9.28.2011

What Support Looks Like

While my aunt was battling breast cancer, my uncle (who travels for work a lot) put a magnetic pink breast cancer awareness ribbon on the back of his car. With tears in her eyes she told me how much that meant to her.

I was diagnosed just over a year ago with Ankylosing Spondylitis, a chronic inflammatory disease that attacks the spine & joints. I live with pain, stiffness, low-grade fevers, swelling, sleep difficulty, limping and more, depending on the day.

About a month ago, I received a package in the mail that an Ankylosing Spondylitis support group mailed me. It contained a tee shirt and a couple of Lance Armstrong "Live Strong" style blue wristbands for Ankylosing Spondylitis. Blue for arthritis {AS is an inflammatory form of arthritis, like Rheumatoid Arthritis}, with the words Stand Tall etched on the band.

I dumped out the contents of the bag and was surprised when my husband Jonathan snatched up one of the blue wristbands and immediately put it on his wrist. Since that day he was worn it every day, no matter where he goes. He wears it to work with khakis and a button-down shirt, church with a suit and tie; at home, in jeans and a tee shirt. 

 
People ask him what it's for. He replies something like, "Well, blue is for arthritis awareness, and this particular wristband is for Ankylosing Spondylitis." He goes on to say what AS is, and that his wife has it. People have replied with, "Oh! I wear a purple one for Lupus" and "We know what Ankylosing Spondylitis is, our daughter was diagnosed when she was 21. She's 41 now."

He is spreading awareness. And that's powerful.

But what it means to me, I can't fully explain in words.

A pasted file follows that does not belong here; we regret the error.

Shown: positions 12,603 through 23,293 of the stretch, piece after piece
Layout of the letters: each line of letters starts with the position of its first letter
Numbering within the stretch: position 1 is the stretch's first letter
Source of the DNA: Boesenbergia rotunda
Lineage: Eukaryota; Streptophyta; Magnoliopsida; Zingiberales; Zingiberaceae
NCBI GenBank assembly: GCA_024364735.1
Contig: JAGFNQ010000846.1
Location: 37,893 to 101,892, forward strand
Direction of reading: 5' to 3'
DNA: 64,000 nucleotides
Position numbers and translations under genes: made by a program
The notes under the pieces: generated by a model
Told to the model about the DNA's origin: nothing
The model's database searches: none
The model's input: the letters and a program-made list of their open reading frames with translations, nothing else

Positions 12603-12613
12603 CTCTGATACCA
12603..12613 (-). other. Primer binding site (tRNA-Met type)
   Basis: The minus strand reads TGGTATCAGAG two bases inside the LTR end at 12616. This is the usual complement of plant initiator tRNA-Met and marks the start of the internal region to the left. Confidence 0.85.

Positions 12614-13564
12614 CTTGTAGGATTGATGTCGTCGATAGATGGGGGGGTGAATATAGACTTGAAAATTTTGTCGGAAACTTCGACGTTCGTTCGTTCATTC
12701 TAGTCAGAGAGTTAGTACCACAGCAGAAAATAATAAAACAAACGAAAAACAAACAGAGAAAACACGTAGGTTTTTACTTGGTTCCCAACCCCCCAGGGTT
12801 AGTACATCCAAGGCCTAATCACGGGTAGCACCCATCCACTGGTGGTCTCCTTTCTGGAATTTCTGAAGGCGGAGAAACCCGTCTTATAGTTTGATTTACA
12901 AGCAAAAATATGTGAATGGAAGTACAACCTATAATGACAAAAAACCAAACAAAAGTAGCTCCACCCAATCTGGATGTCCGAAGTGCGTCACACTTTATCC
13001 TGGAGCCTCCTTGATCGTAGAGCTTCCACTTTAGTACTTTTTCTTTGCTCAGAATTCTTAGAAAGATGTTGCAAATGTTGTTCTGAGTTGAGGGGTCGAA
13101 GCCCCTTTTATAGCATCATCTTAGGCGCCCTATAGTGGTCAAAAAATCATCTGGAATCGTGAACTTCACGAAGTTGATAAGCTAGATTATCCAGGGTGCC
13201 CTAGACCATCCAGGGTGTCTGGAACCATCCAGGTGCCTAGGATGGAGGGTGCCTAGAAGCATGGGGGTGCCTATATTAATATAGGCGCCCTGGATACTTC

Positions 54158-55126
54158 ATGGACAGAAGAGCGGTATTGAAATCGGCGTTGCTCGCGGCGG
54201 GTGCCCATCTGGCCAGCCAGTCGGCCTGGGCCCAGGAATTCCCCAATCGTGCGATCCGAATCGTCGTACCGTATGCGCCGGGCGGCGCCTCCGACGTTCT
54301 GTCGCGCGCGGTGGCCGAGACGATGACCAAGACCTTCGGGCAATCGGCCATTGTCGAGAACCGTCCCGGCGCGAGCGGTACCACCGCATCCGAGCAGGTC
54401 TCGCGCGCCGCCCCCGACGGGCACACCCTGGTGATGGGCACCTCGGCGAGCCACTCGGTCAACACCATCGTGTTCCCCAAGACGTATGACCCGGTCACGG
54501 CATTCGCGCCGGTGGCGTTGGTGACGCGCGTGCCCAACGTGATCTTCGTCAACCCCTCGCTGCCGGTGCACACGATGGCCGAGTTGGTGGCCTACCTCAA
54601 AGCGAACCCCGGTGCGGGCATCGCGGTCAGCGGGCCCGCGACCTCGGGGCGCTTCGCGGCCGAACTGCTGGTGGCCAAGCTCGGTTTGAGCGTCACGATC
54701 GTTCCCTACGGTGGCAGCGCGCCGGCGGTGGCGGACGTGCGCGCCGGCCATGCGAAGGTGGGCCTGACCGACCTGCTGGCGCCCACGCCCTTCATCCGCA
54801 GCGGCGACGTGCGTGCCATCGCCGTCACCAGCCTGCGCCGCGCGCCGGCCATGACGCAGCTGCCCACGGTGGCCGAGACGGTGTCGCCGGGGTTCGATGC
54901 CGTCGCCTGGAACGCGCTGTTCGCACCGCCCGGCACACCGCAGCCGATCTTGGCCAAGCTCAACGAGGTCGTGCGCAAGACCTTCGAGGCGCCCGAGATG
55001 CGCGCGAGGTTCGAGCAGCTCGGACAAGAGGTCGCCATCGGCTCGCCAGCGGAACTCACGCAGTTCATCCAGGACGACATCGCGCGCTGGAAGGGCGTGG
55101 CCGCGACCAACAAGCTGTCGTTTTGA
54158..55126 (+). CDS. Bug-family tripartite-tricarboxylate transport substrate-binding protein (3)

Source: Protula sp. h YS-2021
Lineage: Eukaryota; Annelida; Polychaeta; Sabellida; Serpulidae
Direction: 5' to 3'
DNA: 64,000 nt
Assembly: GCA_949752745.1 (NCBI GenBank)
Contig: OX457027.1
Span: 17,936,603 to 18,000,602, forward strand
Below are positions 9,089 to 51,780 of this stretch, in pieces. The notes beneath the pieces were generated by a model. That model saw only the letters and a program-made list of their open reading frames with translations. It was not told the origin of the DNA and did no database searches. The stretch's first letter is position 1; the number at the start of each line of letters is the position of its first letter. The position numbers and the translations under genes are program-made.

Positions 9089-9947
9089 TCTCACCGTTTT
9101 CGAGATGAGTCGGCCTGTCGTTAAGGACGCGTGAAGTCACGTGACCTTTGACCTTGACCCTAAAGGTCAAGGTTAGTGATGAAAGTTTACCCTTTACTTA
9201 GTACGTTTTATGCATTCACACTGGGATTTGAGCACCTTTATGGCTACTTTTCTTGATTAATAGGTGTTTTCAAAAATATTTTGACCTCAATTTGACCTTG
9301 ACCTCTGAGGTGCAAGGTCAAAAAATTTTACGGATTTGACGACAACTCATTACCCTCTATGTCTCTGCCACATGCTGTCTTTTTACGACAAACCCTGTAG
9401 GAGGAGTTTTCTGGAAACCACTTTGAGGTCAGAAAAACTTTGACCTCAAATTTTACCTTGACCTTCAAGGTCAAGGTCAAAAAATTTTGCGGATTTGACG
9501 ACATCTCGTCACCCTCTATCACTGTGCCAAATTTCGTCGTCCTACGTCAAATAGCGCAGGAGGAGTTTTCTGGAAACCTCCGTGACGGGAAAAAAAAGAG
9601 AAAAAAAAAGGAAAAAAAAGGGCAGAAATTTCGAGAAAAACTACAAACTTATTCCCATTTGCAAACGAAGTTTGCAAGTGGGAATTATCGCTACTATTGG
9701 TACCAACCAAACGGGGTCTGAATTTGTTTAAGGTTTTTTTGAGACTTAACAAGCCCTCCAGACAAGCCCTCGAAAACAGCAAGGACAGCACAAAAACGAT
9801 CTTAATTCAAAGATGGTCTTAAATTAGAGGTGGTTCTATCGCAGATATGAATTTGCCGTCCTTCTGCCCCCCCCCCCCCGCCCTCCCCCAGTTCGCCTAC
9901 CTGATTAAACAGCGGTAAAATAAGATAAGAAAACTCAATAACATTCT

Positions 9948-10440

I didn't ask him to wear it. I didn't expect him to wear it. He just chose to.

Whenever I see him wearing it, I feel a strong sense of support. I feel less alone in my battle.

It reminds me of wedding rings. When I see him wearing his wedding ring, I feel loved and affirmed in his sense of devotion and commitment. But wedding rings are a societal norm. They're expected.

Awareness and support wristbands and car magnets are not.

When Jonathan chose to marry me, I wasn't battling disease or pain. When Jonathan chose to wear the wristband, I was still me, but I was a different version of me, too.

Society didn't expect him to donn a wristband to show his support for me. He just did that on his own. To me, it means that despite disease and pain, he still chooses me and is more committed to me than ever. He is choosing to stay by my side, no matter what comes, and walk this journey with me.

It means the world to me.

4 comments:

  1. Love, love, love this post. Beautiful.

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  2. I'm in tears. This is so beautiful, Jen. Good job, Jonathan.

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  3. That is really powerful; to take a "simple" action like that makes such a difference. Reading your words made me teary. Love you, Wendy

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  4. Jenn you put ideas into words so well. Tears came to my eyes as I read this. The words, "he just choose to" is what I liked the best. Thanks Jonathan for choosing to wear the wrist band for Jenn. And thank you to my sweet husband for choosing to put the pink ribbon on his car for me.
    Love Auntie

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